Phrasal Constructions and Resultativeness in English

A sign-oriented analysis

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<i><b>Eat up</b> the apple</i> or <i><b>Eat</b> the apple <b>up</b></i>? Is there any difference in the messages each of these alternative forms sends? If there isn’t, why bother to keep both? On the other hand, is there any semantic similarity between <i>eat the apple up</i> and <i>break the glass to pieces</i>? This study takes a fresh look at a still controversial issue of phrasal verbs and their alternate word order applying sign-oriented theory and methodology. Unlike other analyses, it asserts that there is a semantic distinction between the two word order variants phrasal verbs may appear in. In order to test this distinction, the author analyzes a large corpus of data and also uses translation into a language having a clear morphological distinction between resultative/non-resultative forms (Russian). As follows from the analysis, English has morphological and syntactic tools to express resultative meaning, which allows suggesting a new lexico-grammatical category – resultativeness.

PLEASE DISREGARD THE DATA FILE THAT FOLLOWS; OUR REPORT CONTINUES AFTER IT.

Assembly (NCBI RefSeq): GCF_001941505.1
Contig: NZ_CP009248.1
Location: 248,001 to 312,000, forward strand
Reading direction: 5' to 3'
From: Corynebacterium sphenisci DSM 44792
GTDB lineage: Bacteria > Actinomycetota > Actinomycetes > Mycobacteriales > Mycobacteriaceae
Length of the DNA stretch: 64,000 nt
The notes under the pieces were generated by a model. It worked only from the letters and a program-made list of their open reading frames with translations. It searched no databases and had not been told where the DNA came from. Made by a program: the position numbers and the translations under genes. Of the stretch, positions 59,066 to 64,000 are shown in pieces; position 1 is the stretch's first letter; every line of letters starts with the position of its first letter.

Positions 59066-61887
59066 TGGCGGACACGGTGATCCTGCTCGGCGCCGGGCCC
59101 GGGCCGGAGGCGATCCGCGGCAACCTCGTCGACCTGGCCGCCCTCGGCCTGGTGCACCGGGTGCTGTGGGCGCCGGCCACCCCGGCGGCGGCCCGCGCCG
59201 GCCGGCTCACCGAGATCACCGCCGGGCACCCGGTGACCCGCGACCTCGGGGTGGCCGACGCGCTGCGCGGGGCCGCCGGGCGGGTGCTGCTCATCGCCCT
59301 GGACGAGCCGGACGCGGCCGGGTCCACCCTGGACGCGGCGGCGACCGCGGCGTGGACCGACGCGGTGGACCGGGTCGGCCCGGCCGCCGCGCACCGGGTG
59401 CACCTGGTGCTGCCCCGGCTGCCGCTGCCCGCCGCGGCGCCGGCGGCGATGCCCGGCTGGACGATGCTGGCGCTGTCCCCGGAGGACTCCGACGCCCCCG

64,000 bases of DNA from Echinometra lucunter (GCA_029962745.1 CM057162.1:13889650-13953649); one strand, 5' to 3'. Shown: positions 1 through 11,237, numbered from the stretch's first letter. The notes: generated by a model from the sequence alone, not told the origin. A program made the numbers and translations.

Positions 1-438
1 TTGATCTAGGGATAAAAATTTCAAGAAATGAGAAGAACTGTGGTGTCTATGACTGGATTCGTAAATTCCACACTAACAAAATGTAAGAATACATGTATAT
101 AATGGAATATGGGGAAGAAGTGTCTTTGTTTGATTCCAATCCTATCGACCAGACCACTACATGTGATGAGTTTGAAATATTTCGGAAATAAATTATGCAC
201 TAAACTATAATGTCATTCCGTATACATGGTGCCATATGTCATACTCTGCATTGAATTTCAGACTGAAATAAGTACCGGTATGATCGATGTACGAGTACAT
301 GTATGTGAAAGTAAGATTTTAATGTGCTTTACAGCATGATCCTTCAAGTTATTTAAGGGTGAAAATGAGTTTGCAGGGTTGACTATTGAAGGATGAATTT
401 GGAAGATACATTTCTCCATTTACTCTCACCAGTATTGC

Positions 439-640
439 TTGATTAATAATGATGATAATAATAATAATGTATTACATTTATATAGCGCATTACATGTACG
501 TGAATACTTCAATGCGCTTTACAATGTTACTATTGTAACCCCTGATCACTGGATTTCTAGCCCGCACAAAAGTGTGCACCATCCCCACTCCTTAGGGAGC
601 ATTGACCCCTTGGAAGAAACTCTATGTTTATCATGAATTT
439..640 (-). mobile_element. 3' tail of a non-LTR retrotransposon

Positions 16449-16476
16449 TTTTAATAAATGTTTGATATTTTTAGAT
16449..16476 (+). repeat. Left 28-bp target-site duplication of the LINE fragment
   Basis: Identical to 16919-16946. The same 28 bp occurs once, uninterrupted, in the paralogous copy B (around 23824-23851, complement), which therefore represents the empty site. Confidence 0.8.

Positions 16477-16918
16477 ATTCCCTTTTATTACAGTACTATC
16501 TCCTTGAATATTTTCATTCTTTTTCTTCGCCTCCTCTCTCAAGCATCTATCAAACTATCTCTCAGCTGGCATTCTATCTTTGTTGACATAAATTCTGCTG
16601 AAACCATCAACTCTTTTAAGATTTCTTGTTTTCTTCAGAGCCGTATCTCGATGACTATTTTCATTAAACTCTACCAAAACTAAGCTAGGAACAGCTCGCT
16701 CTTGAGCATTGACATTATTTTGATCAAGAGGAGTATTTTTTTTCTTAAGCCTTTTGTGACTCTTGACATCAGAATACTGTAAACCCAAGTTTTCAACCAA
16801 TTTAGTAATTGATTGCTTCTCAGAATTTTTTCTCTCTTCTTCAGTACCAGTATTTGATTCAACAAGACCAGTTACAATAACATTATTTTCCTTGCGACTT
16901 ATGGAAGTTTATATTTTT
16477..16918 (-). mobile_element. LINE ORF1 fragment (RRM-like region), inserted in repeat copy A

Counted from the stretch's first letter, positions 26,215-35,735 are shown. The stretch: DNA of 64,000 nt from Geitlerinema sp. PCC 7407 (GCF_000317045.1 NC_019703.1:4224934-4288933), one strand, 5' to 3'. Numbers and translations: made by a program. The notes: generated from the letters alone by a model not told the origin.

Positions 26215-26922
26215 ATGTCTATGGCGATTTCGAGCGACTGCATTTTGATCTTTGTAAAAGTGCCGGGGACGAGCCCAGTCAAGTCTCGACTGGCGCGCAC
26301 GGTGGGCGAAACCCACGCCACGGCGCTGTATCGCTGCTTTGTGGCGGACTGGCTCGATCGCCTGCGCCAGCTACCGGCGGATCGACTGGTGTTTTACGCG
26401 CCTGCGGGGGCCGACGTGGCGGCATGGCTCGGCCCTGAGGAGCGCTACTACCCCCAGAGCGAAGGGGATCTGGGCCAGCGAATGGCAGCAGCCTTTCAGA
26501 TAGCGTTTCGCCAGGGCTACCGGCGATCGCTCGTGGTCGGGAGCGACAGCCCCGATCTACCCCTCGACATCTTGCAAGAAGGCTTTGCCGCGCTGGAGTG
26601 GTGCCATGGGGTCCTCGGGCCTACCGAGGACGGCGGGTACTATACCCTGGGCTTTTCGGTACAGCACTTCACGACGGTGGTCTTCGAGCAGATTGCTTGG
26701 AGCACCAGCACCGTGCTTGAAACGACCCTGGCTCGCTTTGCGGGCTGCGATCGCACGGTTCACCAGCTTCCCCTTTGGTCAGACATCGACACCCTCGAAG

Subjects: Germanic linguistics; Syntax; English linguistics; Theoretical linguistics; Semantics

  • Affiliations: 1: Metropolitan State College of Denver

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